During the period in which the government by Commission in its present form continues to exist, I think we will most of us be happy to feel that the Chairman of the Commission is one who has wide experience in the management of public affairs, and is one who has shown the qualities of a statesman. With all due respect to the other members of the Commission of Government, we may perhaps be permitted to hope that His Excellency's influence during the continuation of the government in its present form will he more than merely nominal.
The wise words and sound advice of His Excellency the Governor are on record and speak eloquently for themselves and need no comment from me; therefore Mr. Chairman, I now have the honour to move:
That the chairman of this National Convention be requested to appoint a select committee to draft in suitable form two resolutions, one of which will be to the effect that the members of this National Convention, elected by the people of Newfoundland, desire to place on record, as their first act, an expression of sincere loyalty to His Most Gracious Majesty King George VI; and the other resolution to the effect that the Convention wishes to express its sincere thanks to His Excellency the Governor, Sir Gordon Macdonald, K.C.M.G., for his inspiring and forceful address on opening the proceedings of this National Convention.
Mr. Harrington Mr. Chairman and members of the National Convention, it is with no little awareness of the momentous significance of this assembly that I rise to second the motion made by the Hon. Mr. Job, that an address of loyalty be presented. to His Majesty the King, and an address of thanks be presented to His Excellency the Governor in reply to the gracious speech with which he has been pleased to inaugurate the sessions of the National Convention; and that a September 1946 NATIONAL CONVENTION 7 select committee be appointed to draft such address in reply.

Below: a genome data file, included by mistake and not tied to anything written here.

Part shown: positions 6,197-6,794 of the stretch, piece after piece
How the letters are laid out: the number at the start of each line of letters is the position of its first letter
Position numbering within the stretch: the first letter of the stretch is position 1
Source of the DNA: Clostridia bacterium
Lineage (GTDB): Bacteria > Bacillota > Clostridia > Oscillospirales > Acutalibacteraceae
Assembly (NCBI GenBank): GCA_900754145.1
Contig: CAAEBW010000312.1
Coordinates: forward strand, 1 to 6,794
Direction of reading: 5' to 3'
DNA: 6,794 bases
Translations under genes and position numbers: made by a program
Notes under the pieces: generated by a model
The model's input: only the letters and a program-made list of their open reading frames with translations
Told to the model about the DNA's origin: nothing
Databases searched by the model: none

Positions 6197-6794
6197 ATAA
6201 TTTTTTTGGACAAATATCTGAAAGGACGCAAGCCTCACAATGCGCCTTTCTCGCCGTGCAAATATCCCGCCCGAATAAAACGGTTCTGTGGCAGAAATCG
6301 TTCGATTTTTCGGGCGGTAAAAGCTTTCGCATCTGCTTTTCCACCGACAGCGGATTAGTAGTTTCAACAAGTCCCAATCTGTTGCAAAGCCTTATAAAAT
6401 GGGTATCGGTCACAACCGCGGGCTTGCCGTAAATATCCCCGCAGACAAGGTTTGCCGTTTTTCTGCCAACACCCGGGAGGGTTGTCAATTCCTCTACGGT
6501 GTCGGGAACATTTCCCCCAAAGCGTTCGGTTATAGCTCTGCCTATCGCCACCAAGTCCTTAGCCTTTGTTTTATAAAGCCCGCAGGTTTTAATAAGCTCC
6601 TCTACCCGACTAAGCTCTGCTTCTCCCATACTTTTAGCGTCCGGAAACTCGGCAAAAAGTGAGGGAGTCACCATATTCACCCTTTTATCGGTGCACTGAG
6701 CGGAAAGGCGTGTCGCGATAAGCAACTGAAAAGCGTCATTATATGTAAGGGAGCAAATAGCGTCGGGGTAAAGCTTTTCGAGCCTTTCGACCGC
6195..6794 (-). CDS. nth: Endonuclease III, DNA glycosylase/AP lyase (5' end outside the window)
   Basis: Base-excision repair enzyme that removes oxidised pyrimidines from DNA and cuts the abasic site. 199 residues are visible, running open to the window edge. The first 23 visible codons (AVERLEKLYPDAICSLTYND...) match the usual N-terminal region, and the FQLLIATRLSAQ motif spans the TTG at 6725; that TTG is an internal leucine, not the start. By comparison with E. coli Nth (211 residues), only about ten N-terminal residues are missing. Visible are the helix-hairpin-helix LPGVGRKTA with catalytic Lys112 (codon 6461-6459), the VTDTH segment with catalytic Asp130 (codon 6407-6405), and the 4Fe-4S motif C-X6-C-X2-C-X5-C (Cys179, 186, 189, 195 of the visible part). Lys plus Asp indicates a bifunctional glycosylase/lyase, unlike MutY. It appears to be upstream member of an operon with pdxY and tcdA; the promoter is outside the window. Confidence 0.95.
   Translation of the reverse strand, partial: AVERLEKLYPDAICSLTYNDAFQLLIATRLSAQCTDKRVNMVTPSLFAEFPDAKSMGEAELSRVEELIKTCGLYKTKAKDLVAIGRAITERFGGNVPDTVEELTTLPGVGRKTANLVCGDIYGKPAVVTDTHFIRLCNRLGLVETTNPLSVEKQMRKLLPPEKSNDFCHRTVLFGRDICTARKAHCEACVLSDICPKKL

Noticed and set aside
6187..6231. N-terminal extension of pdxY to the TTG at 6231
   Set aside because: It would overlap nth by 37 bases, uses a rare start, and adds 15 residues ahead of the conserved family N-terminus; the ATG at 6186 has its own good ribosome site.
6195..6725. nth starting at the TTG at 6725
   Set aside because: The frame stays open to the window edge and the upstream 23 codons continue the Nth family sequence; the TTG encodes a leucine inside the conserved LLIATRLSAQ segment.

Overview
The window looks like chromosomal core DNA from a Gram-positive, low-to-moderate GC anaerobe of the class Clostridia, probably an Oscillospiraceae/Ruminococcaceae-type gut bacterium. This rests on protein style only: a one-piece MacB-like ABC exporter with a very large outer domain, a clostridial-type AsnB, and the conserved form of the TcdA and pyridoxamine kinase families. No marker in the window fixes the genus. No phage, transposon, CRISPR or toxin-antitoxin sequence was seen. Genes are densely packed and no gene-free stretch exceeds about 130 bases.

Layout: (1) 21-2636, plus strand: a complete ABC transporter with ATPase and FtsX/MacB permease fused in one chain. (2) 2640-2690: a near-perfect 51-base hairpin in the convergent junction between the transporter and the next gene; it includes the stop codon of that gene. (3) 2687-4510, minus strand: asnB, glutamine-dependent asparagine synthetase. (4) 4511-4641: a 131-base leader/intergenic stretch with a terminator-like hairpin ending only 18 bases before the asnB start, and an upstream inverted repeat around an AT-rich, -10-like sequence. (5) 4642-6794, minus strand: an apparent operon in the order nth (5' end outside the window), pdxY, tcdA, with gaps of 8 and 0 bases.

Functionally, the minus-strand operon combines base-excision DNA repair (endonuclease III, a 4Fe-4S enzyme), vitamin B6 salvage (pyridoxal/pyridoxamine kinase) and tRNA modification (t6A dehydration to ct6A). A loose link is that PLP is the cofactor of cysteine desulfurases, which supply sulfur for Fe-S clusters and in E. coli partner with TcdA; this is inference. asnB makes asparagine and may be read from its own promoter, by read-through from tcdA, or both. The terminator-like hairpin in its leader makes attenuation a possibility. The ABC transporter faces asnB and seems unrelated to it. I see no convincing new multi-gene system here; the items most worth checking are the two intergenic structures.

In supporting the motion I cannot but help make note of the fitness of the previous speaker for this occasion in view of the epoch-making nature of this unique constitutional assembly. For history is being made today as well as yesterday, and Mr. Job is very much a part of that history. He is one of the few living members of the former Legislative Council, which in this very building less than a score of years ago made laws for Newfoundland and Newfoundlanders. Furthermore, two or three years past, when comment on our confused status was frequent, Mr. Job in communications to the daily press suggested a body somewhat similar to the present National Convention to discuss our affairs; and it must be a source of pride and satisfaction to him now to realise that his suggestions undoubtedly had some, if not considerable bearing on subsequent developments Finally, Mr. Job comes from a family long associated with the life of this country in all its phases and aspects; he himself speaks with the wisdom of many years of the same experience and the sincerity of his words on this occasion cannot be questioned.
For myself, I speak as a young man relatively unexperienced and untried in politics and government, but willing to learn and eager to serve to the best of my ability the land in which I was born. My family too has had long associations with Newfoundland. Their part may have been less spectacular, but nonetheless heroic. They were the good fishermen and farmers, tradesmen and sailors, the good wives and the good mothers. They worked hard for what they got; they loved this land for the work it gave them, and the freedom which in time they won because of their work and their zeal. The family antecedents of each man here fall into one of these two groups. Now the wheel has come full circle and we are here to serve their memory.